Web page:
C99 cleavage in cellulo supports conclusions drawn from in vitro analysis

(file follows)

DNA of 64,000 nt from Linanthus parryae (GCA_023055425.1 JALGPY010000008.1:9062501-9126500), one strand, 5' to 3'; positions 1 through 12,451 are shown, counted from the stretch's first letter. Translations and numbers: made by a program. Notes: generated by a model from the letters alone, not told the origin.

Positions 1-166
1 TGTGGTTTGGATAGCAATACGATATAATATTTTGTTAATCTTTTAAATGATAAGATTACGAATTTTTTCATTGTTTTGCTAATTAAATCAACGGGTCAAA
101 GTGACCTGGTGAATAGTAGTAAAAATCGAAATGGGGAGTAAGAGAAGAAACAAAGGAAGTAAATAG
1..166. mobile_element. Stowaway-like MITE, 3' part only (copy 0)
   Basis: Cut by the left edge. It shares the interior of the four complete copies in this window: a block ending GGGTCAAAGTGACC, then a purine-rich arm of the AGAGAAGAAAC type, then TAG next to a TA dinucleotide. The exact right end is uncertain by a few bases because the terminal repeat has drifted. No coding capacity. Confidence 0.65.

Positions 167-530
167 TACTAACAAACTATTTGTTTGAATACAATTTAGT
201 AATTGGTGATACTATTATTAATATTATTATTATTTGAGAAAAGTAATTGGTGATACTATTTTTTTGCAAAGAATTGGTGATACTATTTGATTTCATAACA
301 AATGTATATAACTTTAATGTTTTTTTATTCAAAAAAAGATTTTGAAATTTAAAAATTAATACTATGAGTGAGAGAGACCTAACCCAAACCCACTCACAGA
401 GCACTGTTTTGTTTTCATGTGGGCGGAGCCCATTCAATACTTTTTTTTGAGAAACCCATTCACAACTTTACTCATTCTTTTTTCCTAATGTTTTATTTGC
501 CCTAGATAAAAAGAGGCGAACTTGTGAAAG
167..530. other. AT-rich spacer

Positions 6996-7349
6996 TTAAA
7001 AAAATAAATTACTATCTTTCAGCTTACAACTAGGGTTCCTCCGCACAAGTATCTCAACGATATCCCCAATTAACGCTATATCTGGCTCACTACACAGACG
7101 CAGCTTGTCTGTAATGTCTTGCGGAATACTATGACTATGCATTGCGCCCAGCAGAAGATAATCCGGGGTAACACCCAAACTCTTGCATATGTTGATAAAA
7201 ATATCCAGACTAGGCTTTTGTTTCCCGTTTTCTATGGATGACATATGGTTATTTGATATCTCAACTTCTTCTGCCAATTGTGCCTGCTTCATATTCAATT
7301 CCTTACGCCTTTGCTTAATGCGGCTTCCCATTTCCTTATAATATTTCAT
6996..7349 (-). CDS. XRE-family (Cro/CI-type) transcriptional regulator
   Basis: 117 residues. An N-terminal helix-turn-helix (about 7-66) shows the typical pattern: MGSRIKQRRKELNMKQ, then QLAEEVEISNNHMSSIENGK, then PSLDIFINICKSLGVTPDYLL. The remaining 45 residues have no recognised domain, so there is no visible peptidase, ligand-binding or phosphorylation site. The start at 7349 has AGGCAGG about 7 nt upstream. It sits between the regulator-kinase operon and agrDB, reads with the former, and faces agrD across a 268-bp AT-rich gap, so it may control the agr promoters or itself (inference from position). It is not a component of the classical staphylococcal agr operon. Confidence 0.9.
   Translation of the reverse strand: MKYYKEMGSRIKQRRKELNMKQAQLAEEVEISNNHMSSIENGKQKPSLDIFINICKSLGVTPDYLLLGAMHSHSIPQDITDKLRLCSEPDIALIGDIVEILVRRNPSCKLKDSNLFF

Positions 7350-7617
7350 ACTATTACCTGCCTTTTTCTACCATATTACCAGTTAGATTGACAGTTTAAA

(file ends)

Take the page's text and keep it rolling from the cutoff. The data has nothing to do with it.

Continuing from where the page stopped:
In order to investigate the role of the different sequence motifs in a cellular membrane with its complex mixture of natural lipids and proteins, we also performed cleavage assays in HEK293 cells transfected with the corresponding C99 derivatives. The extent of γ-cleavage by the cell’s endogenous γ-secretase was assessed by determining the levels of secreted Aβ peptides via immunoblotting. As shown in Fig. 6, replacing the C99 TMD by the poly-Leu sequence virtually abolished Aβ secretion in the cell-based assay, corroborating the poly-Leu TMD as a non-substrate. A control flow cytometric experiment revealed that, compared to wt C99, the pL construct is slightly less, but still efficiently expressed at the cell surface (Supplementary Fig 7), thus ruling out intracellular retention of pL as a potential source of its near-complete resistance to cleavage. Inserting the G37G38 or V36G37G38V39 motifs again partially restored cleavage to levels of 13% to 22%, respectively, thus confirming the importance of the TM-N hinge region. A similar increase in Aβ production was also seen upon grafting the cleavage region (V44 to L52) onto poly-Leu. Importantly, a further elevation of Aβ secretion, up to a level similar to wt C99, was achieved by combining the hinge and the cleavage region in the pL-VGGV/cr construct. Similar to the situation in the cell-free assays, a GlyGly pair in the TM-C (pL-VGGV/εGG) did not promote Aβ production above that of pL-VGGV.